Sunday, 7 August 2016


DOVID ZARITSKI (DAVID ZARETSKY) (January 28, 1914-June 27, 1978)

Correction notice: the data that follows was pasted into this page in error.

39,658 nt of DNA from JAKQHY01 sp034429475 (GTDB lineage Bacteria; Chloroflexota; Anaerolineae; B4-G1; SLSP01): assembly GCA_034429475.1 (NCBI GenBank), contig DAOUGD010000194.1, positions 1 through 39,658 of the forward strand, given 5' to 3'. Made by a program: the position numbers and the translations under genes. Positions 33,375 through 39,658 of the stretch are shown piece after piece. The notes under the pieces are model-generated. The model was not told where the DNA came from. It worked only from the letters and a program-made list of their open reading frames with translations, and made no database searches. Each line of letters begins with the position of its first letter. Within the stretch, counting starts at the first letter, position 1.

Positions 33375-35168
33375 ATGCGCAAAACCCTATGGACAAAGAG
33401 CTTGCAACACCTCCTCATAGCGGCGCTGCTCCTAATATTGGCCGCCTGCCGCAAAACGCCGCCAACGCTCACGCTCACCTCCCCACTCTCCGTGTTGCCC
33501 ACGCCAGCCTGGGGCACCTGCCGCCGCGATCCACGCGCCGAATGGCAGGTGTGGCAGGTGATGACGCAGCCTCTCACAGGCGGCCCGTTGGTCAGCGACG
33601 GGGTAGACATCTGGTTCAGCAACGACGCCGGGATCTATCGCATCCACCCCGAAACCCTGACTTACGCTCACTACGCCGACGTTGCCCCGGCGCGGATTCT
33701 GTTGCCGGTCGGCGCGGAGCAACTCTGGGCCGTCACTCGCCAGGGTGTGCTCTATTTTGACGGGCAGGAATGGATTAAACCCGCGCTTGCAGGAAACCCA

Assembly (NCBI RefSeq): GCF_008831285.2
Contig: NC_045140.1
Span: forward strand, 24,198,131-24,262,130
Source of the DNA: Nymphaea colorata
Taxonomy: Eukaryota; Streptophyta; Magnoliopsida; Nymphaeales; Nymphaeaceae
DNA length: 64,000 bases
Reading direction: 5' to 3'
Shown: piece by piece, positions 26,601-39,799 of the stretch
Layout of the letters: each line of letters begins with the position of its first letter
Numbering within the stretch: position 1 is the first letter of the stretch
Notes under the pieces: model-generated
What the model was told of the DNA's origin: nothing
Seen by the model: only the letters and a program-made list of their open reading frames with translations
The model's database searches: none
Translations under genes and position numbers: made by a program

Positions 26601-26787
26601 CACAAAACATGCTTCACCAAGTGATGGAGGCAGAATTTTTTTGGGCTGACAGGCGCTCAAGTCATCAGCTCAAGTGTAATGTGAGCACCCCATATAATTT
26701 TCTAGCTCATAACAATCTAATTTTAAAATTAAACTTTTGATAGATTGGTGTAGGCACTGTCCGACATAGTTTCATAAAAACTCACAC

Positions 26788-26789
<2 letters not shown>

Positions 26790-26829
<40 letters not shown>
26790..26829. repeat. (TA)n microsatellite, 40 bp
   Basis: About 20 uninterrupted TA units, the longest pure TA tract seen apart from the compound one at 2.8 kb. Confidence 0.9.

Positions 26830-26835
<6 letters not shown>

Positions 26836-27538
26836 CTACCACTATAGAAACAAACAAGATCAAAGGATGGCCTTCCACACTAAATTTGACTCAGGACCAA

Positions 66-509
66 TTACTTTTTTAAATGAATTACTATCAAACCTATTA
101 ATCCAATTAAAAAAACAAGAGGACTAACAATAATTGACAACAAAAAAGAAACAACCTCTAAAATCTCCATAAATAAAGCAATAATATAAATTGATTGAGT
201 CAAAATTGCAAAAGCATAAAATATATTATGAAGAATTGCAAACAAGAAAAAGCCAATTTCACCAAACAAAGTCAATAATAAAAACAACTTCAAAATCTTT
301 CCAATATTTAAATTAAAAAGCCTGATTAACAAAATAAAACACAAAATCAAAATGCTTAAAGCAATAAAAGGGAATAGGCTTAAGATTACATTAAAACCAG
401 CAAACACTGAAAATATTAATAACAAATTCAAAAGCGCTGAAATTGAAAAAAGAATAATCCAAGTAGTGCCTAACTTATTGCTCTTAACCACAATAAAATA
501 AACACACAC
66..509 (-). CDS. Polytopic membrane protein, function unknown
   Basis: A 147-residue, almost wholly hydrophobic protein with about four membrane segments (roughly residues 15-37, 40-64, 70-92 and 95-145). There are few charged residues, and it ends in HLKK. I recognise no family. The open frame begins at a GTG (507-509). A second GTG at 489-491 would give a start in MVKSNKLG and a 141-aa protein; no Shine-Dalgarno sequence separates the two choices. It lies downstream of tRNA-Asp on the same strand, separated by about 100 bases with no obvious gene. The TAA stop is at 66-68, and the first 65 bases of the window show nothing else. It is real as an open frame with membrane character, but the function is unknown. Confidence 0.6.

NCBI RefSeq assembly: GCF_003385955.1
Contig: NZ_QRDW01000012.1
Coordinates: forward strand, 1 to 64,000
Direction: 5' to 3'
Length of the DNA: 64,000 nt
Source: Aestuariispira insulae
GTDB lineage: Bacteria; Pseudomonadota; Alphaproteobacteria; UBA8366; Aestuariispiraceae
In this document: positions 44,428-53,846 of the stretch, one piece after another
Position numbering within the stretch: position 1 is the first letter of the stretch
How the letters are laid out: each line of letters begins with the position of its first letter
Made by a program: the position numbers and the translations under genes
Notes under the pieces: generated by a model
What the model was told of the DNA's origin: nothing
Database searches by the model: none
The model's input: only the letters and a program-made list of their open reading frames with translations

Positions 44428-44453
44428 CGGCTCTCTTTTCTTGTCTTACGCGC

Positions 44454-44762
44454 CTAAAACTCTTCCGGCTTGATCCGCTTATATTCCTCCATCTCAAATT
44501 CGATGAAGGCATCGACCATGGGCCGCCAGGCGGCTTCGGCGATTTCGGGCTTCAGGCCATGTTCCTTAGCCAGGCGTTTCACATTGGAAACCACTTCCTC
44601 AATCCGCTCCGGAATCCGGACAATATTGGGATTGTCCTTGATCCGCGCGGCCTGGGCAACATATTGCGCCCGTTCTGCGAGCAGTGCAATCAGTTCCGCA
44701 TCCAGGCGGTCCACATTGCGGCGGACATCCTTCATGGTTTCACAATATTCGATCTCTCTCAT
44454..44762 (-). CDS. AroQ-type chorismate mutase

He was born in Pinsk, Byelorussia.  He studied in the Karliner Talmud Torah and in a secular school, and later with the Chofets Chaim in Radin (Raduń).  With the outbreak of WWII, he escaped to Lithuania, where the Bolsheviks arrested him and exiled him to a labor camp in Siberia.  Freed in 1946, he lived for a time in Poland, then in Paris, France where he worked for Agudat Yisrael and visited North America, Argentina, and Uruguay on missions on its behalf.  From 1949 he was living in Israel where he served as director in the division of the rabbinate in the Ministry of Religion.  He began writing with articles for Dos vort (The word) in Vilna in 1930, later contributing to: Yudishes tageblat (Jewish daily newspaper) in Warsaw; Beys-yankev zhurnal (Beys Yankev journal) and Idishe arbeter-shtime (Voice of Jewish labor) in Lodz; and Forverts (Forward) in New York, from which in 1938 he received first prize for a story.  He also placed work in the Yiddish-Hebrew Bashaar (At the gate) and was literary director at Hamodia (The herald).  Over the years 1947-1949, he edited the Parisian children’s magazine Funken (Sparks).  He published stories and literary criticism in Hatsofe (The spectator), Gvilin (Scrolls), and Emunim (Faithful), among other serials, in Israel, as well as in Idishe vokh (Jewish week), Dos idishe vort (The Jewish word), and other publications of Agudat Yisrael in the Diaspora.  Among his books: Mesholim fun khofets khayim (Proverbs from the Chofets Chaim), “from his religious works and notebooks” (Kovno: Idisher lebn, 1946), 46 pp., second, enlarged edition in two parts (Tel Aviv, 1950), 220 pp.; Oysgetriknte oygn (Dried eyes), poems from and about the Holocaust, with an additional word and literary appreciation from Binyumin Mints, and a preface by the author (Paris: Bashaar, 1947), 51 pp.; Shimke (Shimke), a novel about children in the world war (Tel Aviv, 1952), 410 pp.; Lemala min hashemesh (Beyond the sun), a novel of yeshiva life (Tel Aviv, 1954), 360 pp.; Li hashir (The song is for me), children’s poetry (Jerusalem, 1957), 60 pp.; Otsar mishle ḥasidim (Treasures from the parables of the Hassidim), 3 parts (Tel Aviv, 1956, 1957, 1958), 400 pp.; Gesher tsar (Narrow bridge), a novel of Hassidic life (Tel Aviv, 1958).  He also edited and prepared for publication a collection of religious stories, Mivḥar sipure masoret (Selection of traditional stories) (Tel Aviv, 1958), 222 pp.  He died in Israel.

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